Posted by: Alan Pitts | April 12, 2011

Slicks in the Catoctin

In my last entry I wrote about a fault breccia found where the Blue Ridge Province meet the Valley and Ridge Province.

Today is more from the Blue Ridge Province, in the Catoctin formation in Linden Virginia, where I found some interesting features.

Here is a view from above of columnar jointing.

This looks a lot like the the columnar jointing I saw on my Structural Geology trip last year to the Limberlost Trail in Shenandoah National Park

At the base of the out crop above I found some boulders with what appear to be slickenlines.

If these are who I think they are, then they are a tectonic structure and caused from the sliding between two rock surfaces.  In the picture above the rock adjacent to it would have been moving downward.   Here are some other slicks I wrote about last year in the Valley and Ridge Province.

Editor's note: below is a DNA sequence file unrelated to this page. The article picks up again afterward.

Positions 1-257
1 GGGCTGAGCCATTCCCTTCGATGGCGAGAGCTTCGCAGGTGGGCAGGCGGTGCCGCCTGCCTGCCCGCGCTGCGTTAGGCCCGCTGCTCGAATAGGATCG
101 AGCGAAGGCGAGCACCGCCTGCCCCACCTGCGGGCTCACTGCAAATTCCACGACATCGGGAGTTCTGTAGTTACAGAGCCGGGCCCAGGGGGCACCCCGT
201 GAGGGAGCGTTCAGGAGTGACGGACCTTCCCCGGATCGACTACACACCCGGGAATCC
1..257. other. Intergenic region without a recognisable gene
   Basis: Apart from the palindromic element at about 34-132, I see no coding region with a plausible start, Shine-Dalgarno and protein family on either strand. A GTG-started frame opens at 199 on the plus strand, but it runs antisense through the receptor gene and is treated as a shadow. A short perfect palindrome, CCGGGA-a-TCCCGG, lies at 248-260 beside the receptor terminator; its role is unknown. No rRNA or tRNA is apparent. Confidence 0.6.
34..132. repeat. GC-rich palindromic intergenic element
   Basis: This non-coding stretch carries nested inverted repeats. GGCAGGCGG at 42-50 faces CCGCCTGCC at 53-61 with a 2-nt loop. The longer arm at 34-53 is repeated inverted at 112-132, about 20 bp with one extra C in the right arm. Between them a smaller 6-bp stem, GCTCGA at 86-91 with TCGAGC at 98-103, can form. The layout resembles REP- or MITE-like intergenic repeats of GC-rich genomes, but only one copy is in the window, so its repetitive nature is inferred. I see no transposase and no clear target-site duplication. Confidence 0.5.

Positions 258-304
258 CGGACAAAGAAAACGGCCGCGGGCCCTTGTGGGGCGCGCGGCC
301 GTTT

Here is another picture of the same area but from a different angle, what I found strange is how sections of these appear to be curved.

I found this on a nearby rock:

And these little folds:

And one more picture which is less evident, but seems to have a folded, ductile fabric to the right of my thumb.

I remember learning in structural geology that joints with slickenlines could be shear fractures but I’m not entirely sure.  I do know that this area has many natural springs which travel along fractures in the bed rock.   Another idea is that these slicks developed on wet fracture planes which encouraged slippage.


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